Etretinate is a monoaromatic retinoid used in the treatment of keratinising skin disorders and cutaneous T-cell non-Hodgkin lymphomas (23). Teratogenic potential

    has been described, as well as the induction of different skeletal alterations, even the

    perosteal osteosarcoma (24). Etretinate has been administered to our patients for 6

    months, five years before diagnosis of multiple second malignancies and we cannot

    affirm the connection between those events.

    No specific hereditary syndrome could be identified from the patient's pedigree or the

    environmental causative agents responsible for the development of multiple

    malignancies. Individuals with history of multiple neoplasms should have a complete

    family history evaluation and follow-up for development of subsequent primary


    Several studies have shown increased risk of multiple neoplasms for older patients,

    especially for those earlier treated with aggressive anticancer drugs. The percent of

    patients older than 50 years who developed multiple neoplasms varies from 71% to

    94% in different series (25-29). The reason for increased incidence of multiple

    neoplasms could be generally older population, and on the other hand more effective antitumorous therapy that prolongs patients lives and increases risk for other primary

    neoplasms. Our patient, as reported, has been treated efficiently for another malignancy.



    Primary Second primary Multiple primary Authors Ref neoplasm neoplasms neoplasms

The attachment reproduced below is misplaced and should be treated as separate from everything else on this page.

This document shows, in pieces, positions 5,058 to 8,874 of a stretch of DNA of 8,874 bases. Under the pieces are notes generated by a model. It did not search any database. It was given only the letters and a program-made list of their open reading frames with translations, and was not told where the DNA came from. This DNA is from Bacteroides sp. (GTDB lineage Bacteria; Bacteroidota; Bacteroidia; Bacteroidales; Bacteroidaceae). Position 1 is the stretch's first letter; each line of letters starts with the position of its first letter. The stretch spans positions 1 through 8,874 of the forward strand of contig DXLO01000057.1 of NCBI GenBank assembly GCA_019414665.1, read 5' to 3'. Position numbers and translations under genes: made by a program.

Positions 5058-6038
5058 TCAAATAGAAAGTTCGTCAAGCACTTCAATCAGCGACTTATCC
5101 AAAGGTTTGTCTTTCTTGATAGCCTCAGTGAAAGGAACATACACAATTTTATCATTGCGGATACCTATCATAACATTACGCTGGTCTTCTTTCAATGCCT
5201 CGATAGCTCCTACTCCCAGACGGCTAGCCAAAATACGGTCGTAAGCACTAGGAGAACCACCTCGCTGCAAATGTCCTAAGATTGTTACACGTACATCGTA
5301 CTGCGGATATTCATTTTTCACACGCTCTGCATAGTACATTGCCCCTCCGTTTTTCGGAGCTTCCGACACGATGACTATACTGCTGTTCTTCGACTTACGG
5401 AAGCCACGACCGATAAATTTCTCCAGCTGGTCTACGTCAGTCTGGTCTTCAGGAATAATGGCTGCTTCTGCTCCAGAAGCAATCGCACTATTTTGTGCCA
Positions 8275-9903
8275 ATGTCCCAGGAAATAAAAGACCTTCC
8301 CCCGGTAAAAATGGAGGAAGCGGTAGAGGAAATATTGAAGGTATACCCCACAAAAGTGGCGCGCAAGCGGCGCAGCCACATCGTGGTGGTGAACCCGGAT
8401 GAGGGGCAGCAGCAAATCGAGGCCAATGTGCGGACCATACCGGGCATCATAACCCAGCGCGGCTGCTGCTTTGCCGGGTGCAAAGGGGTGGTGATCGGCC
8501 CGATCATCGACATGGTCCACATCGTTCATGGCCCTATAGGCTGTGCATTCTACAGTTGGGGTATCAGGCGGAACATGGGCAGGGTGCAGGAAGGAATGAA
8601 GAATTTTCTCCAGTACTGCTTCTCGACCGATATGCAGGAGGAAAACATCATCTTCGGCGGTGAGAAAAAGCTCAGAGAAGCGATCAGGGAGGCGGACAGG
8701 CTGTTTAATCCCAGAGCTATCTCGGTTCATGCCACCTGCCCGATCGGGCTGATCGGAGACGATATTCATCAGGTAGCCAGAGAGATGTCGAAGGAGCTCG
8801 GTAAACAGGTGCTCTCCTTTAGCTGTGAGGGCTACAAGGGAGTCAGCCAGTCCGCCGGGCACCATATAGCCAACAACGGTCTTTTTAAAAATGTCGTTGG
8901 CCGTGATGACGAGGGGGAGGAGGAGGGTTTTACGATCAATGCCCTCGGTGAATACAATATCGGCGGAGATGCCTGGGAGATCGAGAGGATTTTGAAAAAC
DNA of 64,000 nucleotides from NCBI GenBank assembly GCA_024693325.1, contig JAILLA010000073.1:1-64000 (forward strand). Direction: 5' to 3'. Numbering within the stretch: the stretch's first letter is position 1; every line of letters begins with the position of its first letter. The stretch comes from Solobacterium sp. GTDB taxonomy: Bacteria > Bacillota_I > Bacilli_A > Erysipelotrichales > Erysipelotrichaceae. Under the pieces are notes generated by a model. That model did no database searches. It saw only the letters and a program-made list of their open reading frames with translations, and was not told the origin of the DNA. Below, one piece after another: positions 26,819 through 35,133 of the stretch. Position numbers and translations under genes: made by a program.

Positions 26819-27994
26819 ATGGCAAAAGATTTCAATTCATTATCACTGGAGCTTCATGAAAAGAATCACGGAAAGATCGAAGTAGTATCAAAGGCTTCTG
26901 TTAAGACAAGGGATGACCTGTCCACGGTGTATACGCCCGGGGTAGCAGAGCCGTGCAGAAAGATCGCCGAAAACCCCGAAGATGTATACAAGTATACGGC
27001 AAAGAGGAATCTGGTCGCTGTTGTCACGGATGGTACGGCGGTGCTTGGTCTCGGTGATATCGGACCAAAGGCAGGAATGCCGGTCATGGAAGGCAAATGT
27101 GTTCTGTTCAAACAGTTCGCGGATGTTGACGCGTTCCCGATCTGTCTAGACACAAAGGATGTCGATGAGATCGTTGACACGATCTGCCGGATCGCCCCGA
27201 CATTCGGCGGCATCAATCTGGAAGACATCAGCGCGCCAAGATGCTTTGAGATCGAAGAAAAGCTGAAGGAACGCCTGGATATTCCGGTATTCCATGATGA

Mesothelioma, Tondini 10 / / NHL- Bcell

    Colon Habal 13 Carcinoid / adenocarcinoma


    transitional cell Demandante 14 / / carcinoma, prostatic


    Lung cancer Antakli 16 Lung cancer / second primary


    Tonsillar adenocarcinoma

    Keshishian 17 squamous Esophagus and /

    carcinoma tongue squamous



    Gastrointestinal neoplasms of Gerstle 19 / carcinoid gastrointestinal or

    other localisations

    Takabe 20 Mesothelioma NHL B cell /

TABLE 2. (nova)


    No. of Authors Ref Multiple primary neoplasms Year patients Carey 22 Lung cancers 19 1993. Ferguson 30 Lung cancers 117 1993.

    Mesothelioma Case Tondini 10 1994. NHL- B cell report Antakli 16 Lung cancers 54 1995.

    Gastrointestinal carcinoid

    Malignant neoplasms of Gerstle 19 32 1995. gastrointestinal or other


    Mesothelioma Case Takabe 20 1997. NHL B cell report

    Tonsillar squamous carcinoma

    Lung adenocarcinoma Case Keshishian 17 1998. Esophagus and tongue squamous report


    Colon adenocarcinoma Case Habal 13 2000. Carcinoid report

    Case Beshay 31 Pulmonary typical carcinoids 2003. report





Mechanisms of




    Tobacco Lungs, upper respiratory tract

    Tobacco+alcohol Larynx, lungs, upper digestive tract

    Asbestos Mesothelioma, lungs

    Cadmium Prostate, kidneys, lungs

    Nickel Lungs, parnasal sinuses

    Arsenic Skin, lungs

Nutritional and/or

    endocrine Breasts, corpus uteri, ovaries, colon

    Viral Burkitt's lymphoma, non-Hodgkin lymphoma

    Immunodefficiency Thymoma, skin cancer, non-Hodgkin lymphoma

     Following the therapy for Hodgkin's disease,

     lymphomas and Kaposi sarcomas in AIDS